PASSING DEFENSE: There's not much to complain about here as the Bears had just two first downs passing and finished with 67 yards through the air. Shawntae Spencer's interception in the end zone was a heads-up play, and the flag he got for pass interference – which set up Chicago's only offensive touchdown – was a blown call by the official. Take away Orton's 31-yard completion to tight end Desmond Clark in the second quarter, and the Bears only had 36 yards passing. A strong performance here, particularly with safety Tony Parrish leaving to injury early in the first quarter, but the conditions obviously had something to do with it. Grade: B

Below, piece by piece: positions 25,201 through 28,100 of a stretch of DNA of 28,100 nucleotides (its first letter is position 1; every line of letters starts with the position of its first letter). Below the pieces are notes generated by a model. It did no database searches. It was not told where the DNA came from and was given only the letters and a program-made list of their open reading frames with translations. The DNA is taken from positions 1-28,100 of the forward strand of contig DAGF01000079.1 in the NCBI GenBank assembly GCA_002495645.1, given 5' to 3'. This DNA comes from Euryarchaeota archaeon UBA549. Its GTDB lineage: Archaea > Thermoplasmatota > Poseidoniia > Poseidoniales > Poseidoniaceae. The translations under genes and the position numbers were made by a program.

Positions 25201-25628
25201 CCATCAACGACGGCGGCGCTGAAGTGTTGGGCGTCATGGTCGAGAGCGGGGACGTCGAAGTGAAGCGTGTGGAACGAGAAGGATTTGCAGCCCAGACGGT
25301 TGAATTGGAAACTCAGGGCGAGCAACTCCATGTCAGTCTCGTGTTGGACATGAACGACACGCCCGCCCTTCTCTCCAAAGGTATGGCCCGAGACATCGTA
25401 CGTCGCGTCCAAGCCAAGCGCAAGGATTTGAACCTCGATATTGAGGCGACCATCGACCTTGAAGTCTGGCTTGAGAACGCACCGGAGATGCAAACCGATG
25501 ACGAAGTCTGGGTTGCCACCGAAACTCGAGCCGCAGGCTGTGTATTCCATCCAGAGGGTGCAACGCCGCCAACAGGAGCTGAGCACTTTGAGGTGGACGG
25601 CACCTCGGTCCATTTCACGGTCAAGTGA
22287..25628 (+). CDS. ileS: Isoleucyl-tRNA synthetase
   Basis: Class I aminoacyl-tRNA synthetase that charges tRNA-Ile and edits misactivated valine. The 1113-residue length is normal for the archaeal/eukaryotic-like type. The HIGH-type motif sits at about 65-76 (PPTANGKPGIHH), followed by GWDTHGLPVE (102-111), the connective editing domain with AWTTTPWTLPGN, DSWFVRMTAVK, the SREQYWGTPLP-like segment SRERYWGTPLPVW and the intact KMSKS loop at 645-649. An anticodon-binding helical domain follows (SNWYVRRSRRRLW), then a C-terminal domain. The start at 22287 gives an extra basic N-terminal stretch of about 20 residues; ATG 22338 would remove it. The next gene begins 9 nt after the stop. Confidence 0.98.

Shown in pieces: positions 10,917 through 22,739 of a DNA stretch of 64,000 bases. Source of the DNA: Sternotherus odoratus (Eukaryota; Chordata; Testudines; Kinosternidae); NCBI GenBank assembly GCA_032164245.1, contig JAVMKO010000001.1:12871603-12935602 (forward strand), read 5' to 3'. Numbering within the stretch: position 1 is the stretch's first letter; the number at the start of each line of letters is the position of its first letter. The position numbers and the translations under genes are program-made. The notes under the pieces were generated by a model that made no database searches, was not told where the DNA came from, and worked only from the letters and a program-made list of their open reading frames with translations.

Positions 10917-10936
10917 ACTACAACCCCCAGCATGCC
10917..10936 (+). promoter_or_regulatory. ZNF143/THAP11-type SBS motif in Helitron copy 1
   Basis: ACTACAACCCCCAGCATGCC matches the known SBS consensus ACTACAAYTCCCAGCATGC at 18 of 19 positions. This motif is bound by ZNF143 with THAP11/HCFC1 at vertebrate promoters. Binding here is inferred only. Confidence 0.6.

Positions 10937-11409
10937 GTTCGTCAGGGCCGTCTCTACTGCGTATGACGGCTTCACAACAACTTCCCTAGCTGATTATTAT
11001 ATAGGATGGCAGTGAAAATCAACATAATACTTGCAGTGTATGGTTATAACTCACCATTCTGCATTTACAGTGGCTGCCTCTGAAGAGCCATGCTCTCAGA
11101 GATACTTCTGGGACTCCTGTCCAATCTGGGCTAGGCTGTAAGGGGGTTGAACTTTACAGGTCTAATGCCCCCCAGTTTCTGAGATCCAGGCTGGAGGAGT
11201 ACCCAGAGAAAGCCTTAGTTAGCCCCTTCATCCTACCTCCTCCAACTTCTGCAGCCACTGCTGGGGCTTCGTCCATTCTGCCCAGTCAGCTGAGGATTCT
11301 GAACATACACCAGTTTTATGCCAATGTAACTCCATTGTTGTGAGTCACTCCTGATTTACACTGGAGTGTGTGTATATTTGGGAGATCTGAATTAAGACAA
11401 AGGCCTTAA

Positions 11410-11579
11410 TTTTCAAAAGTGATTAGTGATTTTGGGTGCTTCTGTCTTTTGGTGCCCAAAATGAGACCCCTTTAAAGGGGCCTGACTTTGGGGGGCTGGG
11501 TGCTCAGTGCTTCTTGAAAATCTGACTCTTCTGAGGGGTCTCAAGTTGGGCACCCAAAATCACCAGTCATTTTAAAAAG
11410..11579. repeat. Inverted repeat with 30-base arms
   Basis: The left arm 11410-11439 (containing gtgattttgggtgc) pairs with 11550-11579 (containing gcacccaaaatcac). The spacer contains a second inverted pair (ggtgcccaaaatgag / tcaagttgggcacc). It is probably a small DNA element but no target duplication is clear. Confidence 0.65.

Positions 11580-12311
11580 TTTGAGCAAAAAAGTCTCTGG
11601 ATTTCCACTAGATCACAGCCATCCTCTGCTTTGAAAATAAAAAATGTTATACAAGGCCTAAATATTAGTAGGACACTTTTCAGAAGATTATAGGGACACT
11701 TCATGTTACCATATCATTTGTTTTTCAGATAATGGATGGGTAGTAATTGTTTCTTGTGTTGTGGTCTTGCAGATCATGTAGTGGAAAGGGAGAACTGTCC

SPECIAL TEAMS: The punt team produced three turnovers, and Andy Lee punted much better in the extreme wind than did his counterpart, Brad Maynard. The 49ers' return game was practically nonexistent, and Rasheed Marshall's muff of a punt early in the fourth quarter led to some insurance points for the Bears. Kicker Joe Nedney was again a star as he drilled three field goals in conditions that at times were nearly impossible. His 52-yard attempt almost made it, too, before being knocked down by wind. That the Bears were able to return that missed kick 108 yards for a game-swaying touchdown – the longest play in NFL history – is a fluke that can't really be blamed on a field-goal unit that's not designed to defend such things. But still, it happened, and it happened here. Grade: C+